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6 Tips for Taking Kids to Fancy Restaurants

If we can do it, anyone can

Published on: November 18, 2014

My kids are delightful and I love them dearly but for a long time, eating in restaurants was almost impossible because the youngest was born knowing all the swear words and the oldest always had to be convinced that pants were necessary. 

Then one evening we went to a fancy restaurant in Seattle and some random lady walked by our table and said “I’d like to compliment you on how well behaved your kids have been.”

I swear to you, I thought she was speaking to someone else.

My kids? My kids hate each other every other minute. They fight constantly. My daughter’s favorite move is a rabbit punch to the gut while Mom and Dad aren’t looking. But I confirmed with the lady at the restaurant that no, she wasn’t kidding. She honestly thought they were well behaved. How did we do that?

I’ve given it a lot of thought. It’s probably mostly luck but I’ve identified a few habits that have helped us get there.

1. Practice by holding candlelight dinners

After a summer full of running around half naked and screaming (or in my son’s case, fully naked and screaming) it is helpful to plan a refresher course in table manners before the holiday season. Pick a night to dress up for dinner (or at least put pants on) and sit down together for a Candle Night. It doesn’t matter what you eat (cheese pizza is fine) but you have to eat it by candlelight. This is important. It sets the evening apart from other evenings. And kids get chatty when they eat by candlelight.  I think the tiny flames might be slightly hypnotic.

2. Plan for success

Do your kids like change? Because mine absolutely do not. Even if that change is as simple as going out for dinner on Friday night. Secretly, I think they challenge each other to see who can get the crabbiest about it. To combat this, I’ve devised a 500-step plan called, “Remind the children at least 500 times about what will happen and when.” All available evidence indicates that children rarely listen the first 487 times you say anything. The extra dozen times is so that it really sinks in.

3. Arm yourself with knowledge

Do you have dietary restrictions that need to be met? Unless you’re eating in some hip, urban, spy-noir restaurant that’s only open during the full moon you’re going to find the restaurant menu online. Don’t waste precious time asking the wait staff to deconstruct every dish for you. Instead, read the menu a day or two before hand and call them if you have questions. It’s a proven fact that afternoon prep cooks have much more tolerance for dietary restrictions than Friday evening line chefs do.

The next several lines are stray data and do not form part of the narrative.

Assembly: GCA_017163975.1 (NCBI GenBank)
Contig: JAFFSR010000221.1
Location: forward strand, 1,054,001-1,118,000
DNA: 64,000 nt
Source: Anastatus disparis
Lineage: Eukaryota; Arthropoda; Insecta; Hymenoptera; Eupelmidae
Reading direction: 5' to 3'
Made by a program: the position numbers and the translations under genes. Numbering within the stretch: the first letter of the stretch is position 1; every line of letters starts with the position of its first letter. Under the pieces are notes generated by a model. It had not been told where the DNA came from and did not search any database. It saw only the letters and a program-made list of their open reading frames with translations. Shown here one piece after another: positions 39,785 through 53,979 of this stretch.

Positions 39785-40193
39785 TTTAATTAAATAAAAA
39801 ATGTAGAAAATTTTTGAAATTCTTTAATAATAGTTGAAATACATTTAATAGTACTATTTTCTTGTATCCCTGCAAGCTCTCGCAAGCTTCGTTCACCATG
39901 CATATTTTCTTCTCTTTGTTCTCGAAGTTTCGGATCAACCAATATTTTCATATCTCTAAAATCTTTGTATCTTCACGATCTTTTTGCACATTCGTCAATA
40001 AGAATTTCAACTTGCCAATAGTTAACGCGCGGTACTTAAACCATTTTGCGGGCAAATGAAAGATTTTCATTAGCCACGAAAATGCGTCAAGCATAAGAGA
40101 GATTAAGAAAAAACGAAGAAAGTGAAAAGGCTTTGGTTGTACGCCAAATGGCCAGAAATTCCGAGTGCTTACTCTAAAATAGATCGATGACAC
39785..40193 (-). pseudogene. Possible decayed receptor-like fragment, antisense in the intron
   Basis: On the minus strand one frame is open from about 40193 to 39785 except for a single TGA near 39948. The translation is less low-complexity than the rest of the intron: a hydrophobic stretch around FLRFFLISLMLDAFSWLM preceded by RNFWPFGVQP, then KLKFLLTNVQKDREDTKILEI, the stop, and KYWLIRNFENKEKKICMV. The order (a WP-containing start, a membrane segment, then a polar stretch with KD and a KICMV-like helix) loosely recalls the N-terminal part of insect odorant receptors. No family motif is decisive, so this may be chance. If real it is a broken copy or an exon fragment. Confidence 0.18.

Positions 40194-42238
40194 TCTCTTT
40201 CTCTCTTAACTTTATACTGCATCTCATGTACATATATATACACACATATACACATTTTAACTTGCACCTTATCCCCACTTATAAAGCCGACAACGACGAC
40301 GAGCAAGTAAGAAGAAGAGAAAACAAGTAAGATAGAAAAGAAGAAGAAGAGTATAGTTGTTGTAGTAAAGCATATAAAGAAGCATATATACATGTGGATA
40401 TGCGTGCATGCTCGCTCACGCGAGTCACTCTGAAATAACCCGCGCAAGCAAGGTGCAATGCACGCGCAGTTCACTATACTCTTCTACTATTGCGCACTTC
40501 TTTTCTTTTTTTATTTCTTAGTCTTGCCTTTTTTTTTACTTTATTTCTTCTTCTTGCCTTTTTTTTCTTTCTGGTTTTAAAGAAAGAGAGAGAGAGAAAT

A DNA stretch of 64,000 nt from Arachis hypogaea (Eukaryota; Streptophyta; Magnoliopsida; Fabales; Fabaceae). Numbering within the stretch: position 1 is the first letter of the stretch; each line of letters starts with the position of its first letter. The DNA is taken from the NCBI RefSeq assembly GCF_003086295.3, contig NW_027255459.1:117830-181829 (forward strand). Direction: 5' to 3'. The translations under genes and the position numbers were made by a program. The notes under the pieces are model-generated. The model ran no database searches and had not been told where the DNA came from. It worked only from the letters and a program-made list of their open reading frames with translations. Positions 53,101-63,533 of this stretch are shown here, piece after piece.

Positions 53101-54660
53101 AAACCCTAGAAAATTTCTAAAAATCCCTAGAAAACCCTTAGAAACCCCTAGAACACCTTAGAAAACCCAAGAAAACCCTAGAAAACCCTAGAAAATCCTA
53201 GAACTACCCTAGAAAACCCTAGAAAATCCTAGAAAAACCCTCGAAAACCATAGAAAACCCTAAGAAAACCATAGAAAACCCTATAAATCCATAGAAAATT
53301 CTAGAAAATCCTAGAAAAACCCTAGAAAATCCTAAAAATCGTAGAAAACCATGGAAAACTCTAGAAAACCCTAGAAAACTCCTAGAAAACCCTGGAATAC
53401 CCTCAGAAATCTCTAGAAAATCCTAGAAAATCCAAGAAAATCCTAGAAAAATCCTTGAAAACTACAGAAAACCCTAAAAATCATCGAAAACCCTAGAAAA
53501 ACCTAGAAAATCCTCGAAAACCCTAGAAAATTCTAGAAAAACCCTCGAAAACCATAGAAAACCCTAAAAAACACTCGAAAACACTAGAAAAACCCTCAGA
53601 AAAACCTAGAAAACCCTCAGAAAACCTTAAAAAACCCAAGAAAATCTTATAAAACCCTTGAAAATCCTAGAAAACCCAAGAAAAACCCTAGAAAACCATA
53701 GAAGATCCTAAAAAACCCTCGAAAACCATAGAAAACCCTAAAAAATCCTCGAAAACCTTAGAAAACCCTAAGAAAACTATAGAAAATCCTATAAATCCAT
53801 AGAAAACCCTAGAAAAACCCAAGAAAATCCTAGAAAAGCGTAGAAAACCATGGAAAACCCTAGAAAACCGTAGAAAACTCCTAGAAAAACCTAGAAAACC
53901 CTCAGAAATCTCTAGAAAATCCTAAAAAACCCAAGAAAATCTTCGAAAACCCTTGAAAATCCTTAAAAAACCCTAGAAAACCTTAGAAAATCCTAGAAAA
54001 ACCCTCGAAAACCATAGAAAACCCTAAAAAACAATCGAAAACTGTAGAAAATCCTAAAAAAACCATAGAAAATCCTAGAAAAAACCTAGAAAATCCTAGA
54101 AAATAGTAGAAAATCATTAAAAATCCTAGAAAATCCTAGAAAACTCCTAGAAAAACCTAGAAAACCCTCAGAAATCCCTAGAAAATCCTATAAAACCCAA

4. Consider booking a private room for large family gatherings

Most upscale restaurants have private dining rooms and they aren’t that hard to book. Some restaurants only have a minimum party size required but if you meet that, the room is free. If this is your holiday gathering and you’ve got kids running around, having a room cloistered from the rest of the patrons is a surefire way to reduce overall stress.

Whatever works

5. Crayons are not enough

If you’re going extra fancy, we’re talking napkins-folded-into-little-swans-and-ambiguous-silverware fancy, you’re going to need some extra strength kid entertainment that isn’t a video game and does not make a lot of noise. May I suggest Legos? You don’t have to buy new ones. Piece together old kits and stash them away. Then when you get to the restaurant, pull them out and say “AHA! You thought you were going to be bored, didn’t you!?!” And watch as your kids slowly freak out (in a positive way).

Having an entire Lego kit to build right there at the table of a super-fancy restaurant is so awesome, it’s almost taboo. And no one is going to care that your kid is building a Lego kit, even if they make sound effects like mine do. Know why? Kids building Lego kits are happy, engaged and most important, not running around the dining room flipping the lights on and off.

6. Don’t be afraid to cut it short

You tried. You did your best. You walked everyone to the bathroom 14 times. You stayed positive and encouraging even though your eyes glazed over during the Ender Dragon speech and the littlest wouldn’t eat anything but ketchup. You know what? You don’t have to stay. Get your doggie bags, head home, get in your PJs and feed each other ice cream directly out of the carton. That’s the best part of the night anyway.


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